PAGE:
2. Whether the PCRA court erred as a matter of law or abused its discretion when the PCRA court denied the PCRA [P]etition raising the whether [sic] [Schneider] had to register under SORNA, now Act 10, when it violated his constitutional rights under the Pennsylvania Constitution and the United States Constitution[,] since violating the ex po[st] facto provisions[?]

3. Whether the PCRA court erred as a matter of law or abused its discretion when the PCRA court denied the PCRA [P]etition raising the whether [sic] [Schneider] had to register under SORNA, now Act 10, when it violated his constitutional rights under the Pennsylvania Constitution[,] violating his protected right to reputation[?]

4. Whether the PCRA court erred as a matter of law or abused its discretion when the PCRA court denied the PCRA [P]etition raising the whether [sic] [Schneider] had to register under SORNA, now Act 10, when it violated his constitutional rights under the Pennsylvania Constitution and the United States Constitution[,] and in violation of [ Commonwealth v.] Butler , [173 A.3d 1212 (Pa. Super. 2017),] when the court failed to vacate the finding that [Schneider] is a sexually violent predator[?]

Brief for Appellant at 5-6 (footnote added).

In Butler , this Court concluded that, in light of the decision in Muniz , "section 9799.24(e)(3) of SORNA [(which concerns SVP designation)] violates the federal and state constitutions because it increases the criminal penalty to which a defendant is exposed without the chosen fact-finder making the necessary factual findings beyond a reasonable doubt." Butler , 173 A.3d at 1218 (emphasis added); see also Alleyne v. United States , 570 U.S. 99, 103 (2013) (holding that "[a]ny fact that, by law, increases the penalty for a crime is an 'element' that must be submitted to the jury and found beyond a reasonable doubt.").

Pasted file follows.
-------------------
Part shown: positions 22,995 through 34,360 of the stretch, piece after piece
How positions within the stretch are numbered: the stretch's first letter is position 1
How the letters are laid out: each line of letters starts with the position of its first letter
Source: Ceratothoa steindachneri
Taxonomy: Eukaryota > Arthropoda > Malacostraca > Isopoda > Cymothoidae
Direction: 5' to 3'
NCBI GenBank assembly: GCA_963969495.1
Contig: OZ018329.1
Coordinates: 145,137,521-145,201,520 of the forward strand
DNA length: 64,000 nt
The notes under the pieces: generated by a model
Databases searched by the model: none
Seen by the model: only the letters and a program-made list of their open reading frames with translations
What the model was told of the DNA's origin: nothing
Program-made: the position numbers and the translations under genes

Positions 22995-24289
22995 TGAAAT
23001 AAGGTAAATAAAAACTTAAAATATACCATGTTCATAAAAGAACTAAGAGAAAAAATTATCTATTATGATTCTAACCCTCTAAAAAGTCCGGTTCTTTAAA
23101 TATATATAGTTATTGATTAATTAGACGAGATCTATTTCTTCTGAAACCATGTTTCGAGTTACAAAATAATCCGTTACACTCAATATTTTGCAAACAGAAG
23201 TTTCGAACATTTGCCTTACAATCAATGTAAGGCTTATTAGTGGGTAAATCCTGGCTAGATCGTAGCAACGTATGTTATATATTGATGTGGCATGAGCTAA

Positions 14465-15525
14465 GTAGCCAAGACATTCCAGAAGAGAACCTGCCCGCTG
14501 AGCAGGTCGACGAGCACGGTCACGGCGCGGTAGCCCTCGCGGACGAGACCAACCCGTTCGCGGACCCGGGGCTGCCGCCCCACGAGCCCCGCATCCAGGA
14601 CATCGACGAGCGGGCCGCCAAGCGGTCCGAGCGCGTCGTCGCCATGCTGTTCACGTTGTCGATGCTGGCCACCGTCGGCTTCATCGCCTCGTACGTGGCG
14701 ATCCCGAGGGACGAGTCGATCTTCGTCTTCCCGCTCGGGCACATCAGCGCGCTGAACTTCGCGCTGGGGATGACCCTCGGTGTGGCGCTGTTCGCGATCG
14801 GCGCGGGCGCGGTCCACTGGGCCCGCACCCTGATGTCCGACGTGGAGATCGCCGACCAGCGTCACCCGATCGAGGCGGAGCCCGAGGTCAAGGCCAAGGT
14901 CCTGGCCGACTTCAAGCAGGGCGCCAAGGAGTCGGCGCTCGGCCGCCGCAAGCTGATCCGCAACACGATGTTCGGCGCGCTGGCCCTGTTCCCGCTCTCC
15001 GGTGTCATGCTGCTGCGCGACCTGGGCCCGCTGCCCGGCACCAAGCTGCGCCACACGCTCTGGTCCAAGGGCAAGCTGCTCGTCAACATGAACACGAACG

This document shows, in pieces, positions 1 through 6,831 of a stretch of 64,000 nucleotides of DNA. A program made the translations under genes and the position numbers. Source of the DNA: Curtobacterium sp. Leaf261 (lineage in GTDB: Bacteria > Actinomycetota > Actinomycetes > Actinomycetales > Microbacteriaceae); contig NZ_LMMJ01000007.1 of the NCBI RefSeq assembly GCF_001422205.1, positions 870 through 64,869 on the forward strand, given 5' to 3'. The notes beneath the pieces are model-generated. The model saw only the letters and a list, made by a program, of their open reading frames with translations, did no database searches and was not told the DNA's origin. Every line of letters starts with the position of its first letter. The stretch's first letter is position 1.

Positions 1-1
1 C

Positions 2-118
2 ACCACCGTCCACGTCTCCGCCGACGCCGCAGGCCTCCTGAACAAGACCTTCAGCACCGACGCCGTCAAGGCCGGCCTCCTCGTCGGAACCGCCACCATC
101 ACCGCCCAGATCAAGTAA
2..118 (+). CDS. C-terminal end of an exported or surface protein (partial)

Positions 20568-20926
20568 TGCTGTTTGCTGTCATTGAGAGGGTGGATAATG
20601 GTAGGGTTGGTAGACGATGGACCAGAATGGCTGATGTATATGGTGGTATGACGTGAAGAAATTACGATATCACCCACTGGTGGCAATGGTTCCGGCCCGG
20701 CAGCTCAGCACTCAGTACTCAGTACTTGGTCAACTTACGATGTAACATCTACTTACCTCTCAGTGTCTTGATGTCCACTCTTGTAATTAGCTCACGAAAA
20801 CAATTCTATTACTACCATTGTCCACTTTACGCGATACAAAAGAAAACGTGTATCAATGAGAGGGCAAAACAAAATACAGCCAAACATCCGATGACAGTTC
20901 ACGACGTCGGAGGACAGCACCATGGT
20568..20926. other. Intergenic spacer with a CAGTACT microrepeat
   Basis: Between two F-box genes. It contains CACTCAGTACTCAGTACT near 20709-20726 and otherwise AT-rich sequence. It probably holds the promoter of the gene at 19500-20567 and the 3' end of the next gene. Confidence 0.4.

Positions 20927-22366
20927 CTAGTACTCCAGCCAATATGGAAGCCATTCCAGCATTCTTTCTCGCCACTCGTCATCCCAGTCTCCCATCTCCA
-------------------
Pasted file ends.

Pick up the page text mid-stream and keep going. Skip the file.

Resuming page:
In reviewing an order denying PCRA relief, "we examine whether the PCRA court's determination is supported by the record and free of legal error." Commonwealth v. Montalvo , 114 A.3d 401, 409 (Pa. 2015) (citation and internal quotation marks omitted).

Before addressing Schneider's claims, we first must ascertain whether he timely filed his PCRA Petition, as any PCRA petition must be filed within one year of the date the petitioner's judgment of sentence became final. See 42 Pa.C.S.A. § 9545(b)(3). The one-year time limitation is jurisdictional, and a PCRA court has no power to address the substantive merits of an untimely petition. Commonwealth v. Abu-Jamal , 833 A.2d 719, 723-24 (Pa. 2003). The three exceptions to the one-year filing requirement are for after-discovered facts, interference by a government official, and a newly-recognized constitutional right. 42 Pa.C.S.A. § 9545(b)(1)(i)-(iii). A petition asserting one of these exceptions must also establish that the exception was raised within sixty days of the date the claim could have been first presented. 42 Pa.C.S.A. § 9545(b)(2).

Here, because Schneider filed no direct appeal of his January 31, 2012 judgment of sentence, and he did not file the instant PCRA Petition until September 14, 2017, it is facially untimely. However, Schneider asserts the exception to the PCRA's timeliness requirement for a newly-recognized constitutional right, invoking Muniz and Butler.